Protesting Governor Scott Walker May Backfire on Liberals


Wisconsin Budget Repair Bill Protest: Scott Wa...

Image by mrbula via Flickr

There’s turmoil in Madison, Wisconsin, as some public school teachers and others protest the efforts of Governor Scott Walker to curtail excessive state spending on state employee benefits. From a distance, this looks like a bad play by liberal Democrats.

  • Teachers who have left their jobs to protest at the state’s capitol may be breaking the law and may pay a price for doing so.
  • 14 Democrat legislators who have left the state in order to prevent a vote on the Governor’s proposals may not last long in their elected positions.
  • The antics of protesters in Wisconsin have brought national attention to the debacle, and these protesters are at risk of a backlash in public sentiment across the nation.
  • With the substantial visibility of Governor Walker’s boldness, and the prospects for his success, other states in fiscal trouble may be emboldened to adopt similar measures.

These probably would not be welcome effects of the protest movement in Wisconsin, among those actually protesting. But there is an even more significant possibility they may not have anticipated.

  • Governor Scott Walker has been propelled to national attention and has become a symbol of broad national support for greater fiscal responsibility and bolder leadership to achieve that end. Protesters have generated greater interest in Governor Walker as an icon of conservative politics. A figure who was unknown outside Wisconsin only a week ago is now a national icon. If he succeeds in Wisconsin, he may be a compelling candidate for national leadership. He may even be scrutinized as possible presidential timber. Imagine that! With every ounce of continued protest, the governor’s critics run a greater risk of showcasing the governor’s achievement if he prevails.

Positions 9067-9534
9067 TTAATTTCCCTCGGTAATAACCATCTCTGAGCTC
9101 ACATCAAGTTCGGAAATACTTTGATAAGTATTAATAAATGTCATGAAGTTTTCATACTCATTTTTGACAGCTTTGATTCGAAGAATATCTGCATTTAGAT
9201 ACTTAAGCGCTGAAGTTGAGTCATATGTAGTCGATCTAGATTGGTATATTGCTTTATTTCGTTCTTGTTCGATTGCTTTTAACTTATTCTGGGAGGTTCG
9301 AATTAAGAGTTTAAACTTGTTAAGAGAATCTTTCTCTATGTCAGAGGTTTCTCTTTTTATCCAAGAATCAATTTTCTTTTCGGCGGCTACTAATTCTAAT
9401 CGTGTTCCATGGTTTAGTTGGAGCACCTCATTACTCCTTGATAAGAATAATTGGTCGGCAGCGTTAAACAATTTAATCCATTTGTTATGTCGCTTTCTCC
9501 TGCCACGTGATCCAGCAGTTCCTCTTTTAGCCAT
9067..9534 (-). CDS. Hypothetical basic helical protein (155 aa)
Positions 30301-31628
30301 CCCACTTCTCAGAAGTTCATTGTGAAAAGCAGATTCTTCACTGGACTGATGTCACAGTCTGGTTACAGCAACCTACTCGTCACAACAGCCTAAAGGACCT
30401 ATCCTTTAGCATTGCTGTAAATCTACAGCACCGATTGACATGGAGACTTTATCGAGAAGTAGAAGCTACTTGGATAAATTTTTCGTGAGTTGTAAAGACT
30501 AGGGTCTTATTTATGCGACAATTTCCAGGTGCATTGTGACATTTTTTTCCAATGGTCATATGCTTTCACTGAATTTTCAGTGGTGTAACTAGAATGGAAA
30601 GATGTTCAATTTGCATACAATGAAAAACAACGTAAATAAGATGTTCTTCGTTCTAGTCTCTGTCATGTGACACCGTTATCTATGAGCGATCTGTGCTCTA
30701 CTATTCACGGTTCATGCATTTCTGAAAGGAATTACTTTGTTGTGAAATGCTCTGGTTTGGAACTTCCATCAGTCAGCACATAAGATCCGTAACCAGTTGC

If the governor of Wisconsin prevails, his example may galvanize a cadre of conservative politicians to step up with ever bolder measures. The conservative movement could be on the cusp of new energy, so far unprecedented. That would truly be significant, given the already substantial inroads that have been made by conservatives among the electorate.

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Who Is the Commander in Chief?


So it’s official . . . kind of. Major Hasan is a zealot for “radical Islam,” and people knew it. Doesn’t give you too much faith in the system, does it?

In an earlier post about the Fort Hood incident, I suggested that the question is: How could this happen? Though I suspected it then, it’s obvious now that part of the answer is our faith in political correctness. Yes, PC is an abstract concept, not a person. So having faith in it sounds preposterous. So what I should say is that because of the insidious influence of PC, we have faith in people we never should trust. PC blinds us to the importance of knowing whom we trust.

I did not knowingly trust Maj. Hasan. But I surely did indirectly. More important, the people he gunned down trusted him. That trust has always seemed warranted and invulnerable to suspicion. Not any more. Read more of this post

Quotes on Culture Warfare


“We are living in a culture of extreme advocacy, of confrontation, of judgment, and of verdict. Discussion has given way to debate. Communication has become a contest of wills. Public talking has become obnoxious and insincere. Why? Maybe it’s because deep down under the chatter we have come to a place where we know that we don’t know . . . anything. But nobody’s willing to say that.” —John Patrick Shanley, Preface to his play Doubt: A Parable.

“No matter what side of an argument you’re on, you always find some people on your side that you wish were on the other side.” —Jascha Heifetz

“John McCain Owes Michelle Obama an Apology”—Not